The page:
Family: Caesalpiniaceae

Bengali/vernacular name: Raktakanchan, Tulla, Kanchan.
English name: Budhist bauhinia, Mountain Ebony, Orchid tree.

Description of the plant:
A small to medium-sized deciduous tree. Leaves as broad as or rather broader than long, deeply cordate, 2-lobed. Flowers large fragrant, in short axillary or terminal, few-flowered, grey-pubscent corymbs; petals 4-5 cm long, obovate, clawed, much exerted, white, beautifully variegated with red and yellow, sometimes pure white. Pods 15-30 cm long, hard, flat.

Using information:
The bark is alterative, laxative, anthelmintic, tonic to the liver and astringent to the bowels; cures biliousness, leprosy, dysmenorrhoea, menorrhagia, tubercular glands, asthma, wounds and ulcers; used in strangury, thirst and burning sensation, as a gargle in stomatitis. Decoction of root bark is used for lessening fatness and against tumours. The flowers are cooling, astringent and galactagogue; cures bronchitis, consumption, biliousness and headache; with sugar it is a gentle laxative.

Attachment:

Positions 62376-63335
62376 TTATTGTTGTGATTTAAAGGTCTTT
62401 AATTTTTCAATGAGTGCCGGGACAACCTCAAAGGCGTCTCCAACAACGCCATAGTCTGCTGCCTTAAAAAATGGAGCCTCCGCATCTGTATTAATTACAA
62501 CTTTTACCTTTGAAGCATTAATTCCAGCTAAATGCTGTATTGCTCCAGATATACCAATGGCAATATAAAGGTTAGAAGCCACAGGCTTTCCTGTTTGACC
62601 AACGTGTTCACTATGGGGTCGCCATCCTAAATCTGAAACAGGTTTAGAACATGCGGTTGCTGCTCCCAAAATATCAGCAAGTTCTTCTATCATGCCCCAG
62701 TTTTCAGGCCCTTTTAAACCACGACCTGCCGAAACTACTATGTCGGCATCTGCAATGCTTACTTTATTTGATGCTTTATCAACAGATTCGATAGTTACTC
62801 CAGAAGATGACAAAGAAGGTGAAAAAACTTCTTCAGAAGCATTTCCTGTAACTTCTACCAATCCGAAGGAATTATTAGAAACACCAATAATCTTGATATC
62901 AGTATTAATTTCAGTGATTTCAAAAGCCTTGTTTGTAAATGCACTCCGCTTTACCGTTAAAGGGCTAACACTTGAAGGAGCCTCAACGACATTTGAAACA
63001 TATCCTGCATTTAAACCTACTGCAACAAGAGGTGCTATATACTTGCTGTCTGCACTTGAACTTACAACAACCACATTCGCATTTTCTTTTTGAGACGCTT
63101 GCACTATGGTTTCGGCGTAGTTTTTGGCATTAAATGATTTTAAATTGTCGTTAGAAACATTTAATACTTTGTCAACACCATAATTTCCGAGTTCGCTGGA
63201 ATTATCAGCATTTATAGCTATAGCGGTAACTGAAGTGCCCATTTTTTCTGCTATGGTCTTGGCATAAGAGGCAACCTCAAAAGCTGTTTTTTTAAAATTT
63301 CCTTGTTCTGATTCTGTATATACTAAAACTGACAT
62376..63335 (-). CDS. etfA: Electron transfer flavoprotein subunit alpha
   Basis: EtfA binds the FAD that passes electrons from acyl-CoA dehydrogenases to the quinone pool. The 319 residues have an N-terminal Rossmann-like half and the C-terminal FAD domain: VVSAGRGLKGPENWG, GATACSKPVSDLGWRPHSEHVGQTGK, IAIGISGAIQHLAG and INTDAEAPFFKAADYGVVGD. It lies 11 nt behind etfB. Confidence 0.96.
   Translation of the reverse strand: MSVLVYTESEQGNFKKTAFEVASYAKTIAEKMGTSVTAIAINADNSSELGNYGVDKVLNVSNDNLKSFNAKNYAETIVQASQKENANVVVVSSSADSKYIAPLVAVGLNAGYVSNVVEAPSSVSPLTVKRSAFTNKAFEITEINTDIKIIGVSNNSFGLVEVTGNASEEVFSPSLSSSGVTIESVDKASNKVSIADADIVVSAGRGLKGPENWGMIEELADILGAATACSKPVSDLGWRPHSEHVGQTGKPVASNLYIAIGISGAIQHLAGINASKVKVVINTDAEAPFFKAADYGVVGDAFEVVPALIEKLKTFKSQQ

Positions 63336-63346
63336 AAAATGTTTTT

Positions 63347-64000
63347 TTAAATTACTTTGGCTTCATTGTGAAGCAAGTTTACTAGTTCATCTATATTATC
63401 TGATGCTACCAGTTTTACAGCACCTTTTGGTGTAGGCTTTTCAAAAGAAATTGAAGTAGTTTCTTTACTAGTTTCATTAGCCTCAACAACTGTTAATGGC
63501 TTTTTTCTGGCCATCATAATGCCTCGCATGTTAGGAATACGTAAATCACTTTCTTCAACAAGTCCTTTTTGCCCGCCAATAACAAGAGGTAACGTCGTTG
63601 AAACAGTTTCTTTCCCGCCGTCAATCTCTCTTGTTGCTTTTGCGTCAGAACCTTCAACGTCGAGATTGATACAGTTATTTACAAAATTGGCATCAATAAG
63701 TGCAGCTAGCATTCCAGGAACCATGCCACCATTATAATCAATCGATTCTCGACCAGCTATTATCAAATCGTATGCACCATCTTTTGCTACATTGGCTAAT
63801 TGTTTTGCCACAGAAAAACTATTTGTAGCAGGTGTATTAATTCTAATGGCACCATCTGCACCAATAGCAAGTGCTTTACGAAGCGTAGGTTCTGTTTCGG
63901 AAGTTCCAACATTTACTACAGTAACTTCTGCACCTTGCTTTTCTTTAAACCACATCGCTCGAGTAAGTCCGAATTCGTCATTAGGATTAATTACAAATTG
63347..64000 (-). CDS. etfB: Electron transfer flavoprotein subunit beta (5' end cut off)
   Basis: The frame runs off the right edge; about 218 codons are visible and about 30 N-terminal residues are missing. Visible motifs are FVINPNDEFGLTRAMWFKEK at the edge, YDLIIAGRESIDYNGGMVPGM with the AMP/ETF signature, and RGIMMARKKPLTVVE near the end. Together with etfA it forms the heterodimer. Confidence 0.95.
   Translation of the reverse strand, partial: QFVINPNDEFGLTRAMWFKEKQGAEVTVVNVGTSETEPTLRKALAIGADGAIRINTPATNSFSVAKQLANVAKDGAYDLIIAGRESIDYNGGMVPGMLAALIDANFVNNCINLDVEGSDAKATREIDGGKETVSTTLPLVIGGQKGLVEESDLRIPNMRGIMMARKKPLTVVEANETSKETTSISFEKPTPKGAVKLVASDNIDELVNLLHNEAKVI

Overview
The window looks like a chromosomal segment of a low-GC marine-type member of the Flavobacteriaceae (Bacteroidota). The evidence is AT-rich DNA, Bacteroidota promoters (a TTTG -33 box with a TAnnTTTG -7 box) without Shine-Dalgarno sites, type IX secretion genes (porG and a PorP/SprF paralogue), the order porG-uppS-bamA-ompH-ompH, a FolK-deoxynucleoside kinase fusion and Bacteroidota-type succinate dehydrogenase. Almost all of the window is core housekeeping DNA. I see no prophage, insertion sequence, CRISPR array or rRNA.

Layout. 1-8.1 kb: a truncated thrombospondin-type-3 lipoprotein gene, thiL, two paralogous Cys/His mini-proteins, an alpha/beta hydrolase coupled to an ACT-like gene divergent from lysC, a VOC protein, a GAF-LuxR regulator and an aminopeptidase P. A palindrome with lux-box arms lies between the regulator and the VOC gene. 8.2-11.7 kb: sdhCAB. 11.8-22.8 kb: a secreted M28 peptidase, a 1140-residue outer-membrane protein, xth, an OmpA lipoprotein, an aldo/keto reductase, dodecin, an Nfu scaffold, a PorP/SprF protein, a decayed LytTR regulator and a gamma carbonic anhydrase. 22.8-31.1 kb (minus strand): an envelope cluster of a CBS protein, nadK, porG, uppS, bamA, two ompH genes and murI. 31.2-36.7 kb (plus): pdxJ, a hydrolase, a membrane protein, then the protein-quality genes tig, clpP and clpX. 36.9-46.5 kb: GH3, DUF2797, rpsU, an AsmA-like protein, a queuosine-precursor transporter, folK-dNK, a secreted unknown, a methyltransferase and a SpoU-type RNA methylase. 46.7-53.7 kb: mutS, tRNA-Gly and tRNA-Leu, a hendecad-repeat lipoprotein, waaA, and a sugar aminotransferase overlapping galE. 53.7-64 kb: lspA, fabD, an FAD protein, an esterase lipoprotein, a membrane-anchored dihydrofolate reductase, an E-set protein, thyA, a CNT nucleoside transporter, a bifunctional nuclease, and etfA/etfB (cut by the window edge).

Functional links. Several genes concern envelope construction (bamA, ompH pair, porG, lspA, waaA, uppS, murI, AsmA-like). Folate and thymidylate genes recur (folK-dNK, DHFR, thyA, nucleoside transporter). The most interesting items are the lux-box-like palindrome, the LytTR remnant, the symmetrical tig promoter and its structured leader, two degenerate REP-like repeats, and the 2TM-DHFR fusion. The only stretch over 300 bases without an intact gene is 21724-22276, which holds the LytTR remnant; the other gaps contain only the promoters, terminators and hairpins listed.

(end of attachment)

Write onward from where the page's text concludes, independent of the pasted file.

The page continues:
Bauhinia Bariegata

The buds are acrid, astringent to the bowels, styptic in haematuria and menorrhagia; used in piles, cough, eye diseases and liver complaints. Dried buds are used in piles, diarrhoea, dysentery and worms. Decoction of roots is given in dyspepsia and flatulency.

Water soluble portion of alcoholic extract of the plant is preventive against goiter in rats. Extracts of buds, flowers and bark is antibacterial (Asolkar et al., 1992).

Chemical constituents:
Quercitroside, isoquercitroside and rutoside have been isolated from plant. Seeds contain myricetol glycosides. Flowers contain kaempferol glycosdes, and stem contains 5,7-dihydroxyflavanone-4′-O-α-L-rhamnopyranosyl-ß-D-glucopyranoside (Rastogi & Mehrotra, 1993).

Commonly planted as an ornamental plant.